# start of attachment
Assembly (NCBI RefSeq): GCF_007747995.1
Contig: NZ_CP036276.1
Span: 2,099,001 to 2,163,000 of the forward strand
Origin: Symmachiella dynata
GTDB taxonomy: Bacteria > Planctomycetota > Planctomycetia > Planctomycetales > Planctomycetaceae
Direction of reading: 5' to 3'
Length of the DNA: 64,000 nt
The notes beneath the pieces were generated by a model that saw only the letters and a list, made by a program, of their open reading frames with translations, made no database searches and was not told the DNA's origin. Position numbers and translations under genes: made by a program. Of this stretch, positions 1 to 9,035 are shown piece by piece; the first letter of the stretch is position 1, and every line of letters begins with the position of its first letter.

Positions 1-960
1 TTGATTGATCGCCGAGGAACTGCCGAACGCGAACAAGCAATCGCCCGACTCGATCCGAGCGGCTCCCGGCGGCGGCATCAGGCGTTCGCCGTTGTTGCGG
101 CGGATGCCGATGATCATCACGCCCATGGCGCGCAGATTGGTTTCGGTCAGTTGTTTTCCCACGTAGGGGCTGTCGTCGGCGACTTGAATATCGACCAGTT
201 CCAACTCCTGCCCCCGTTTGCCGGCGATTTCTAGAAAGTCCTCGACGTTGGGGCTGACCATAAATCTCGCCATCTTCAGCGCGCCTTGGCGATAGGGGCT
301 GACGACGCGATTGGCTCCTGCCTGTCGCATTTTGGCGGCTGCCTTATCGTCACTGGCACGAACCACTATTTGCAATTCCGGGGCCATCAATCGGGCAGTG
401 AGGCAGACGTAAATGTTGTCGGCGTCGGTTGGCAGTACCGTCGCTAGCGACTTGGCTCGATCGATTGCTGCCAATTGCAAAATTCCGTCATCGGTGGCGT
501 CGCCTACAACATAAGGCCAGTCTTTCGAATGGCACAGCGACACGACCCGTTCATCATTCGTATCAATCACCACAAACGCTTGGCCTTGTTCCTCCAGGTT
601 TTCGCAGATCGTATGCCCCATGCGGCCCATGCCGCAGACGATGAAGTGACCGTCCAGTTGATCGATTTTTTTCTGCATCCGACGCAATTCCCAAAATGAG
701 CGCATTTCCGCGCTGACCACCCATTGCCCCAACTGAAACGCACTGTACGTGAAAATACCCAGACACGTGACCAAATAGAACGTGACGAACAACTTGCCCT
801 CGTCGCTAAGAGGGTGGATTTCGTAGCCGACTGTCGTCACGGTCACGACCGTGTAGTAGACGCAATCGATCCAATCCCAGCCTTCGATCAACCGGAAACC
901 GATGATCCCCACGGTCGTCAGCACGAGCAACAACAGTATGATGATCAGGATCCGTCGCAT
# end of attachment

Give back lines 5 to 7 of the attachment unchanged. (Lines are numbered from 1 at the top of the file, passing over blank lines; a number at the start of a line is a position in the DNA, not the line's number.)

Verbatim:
GTDB taxonomy: Bacteria > Planctomycetota > Planctomycetia > Planctomycetales > Planctomycetaceae
Direction of reading: 5' to 3'
Length of the DNA: 64,000 nt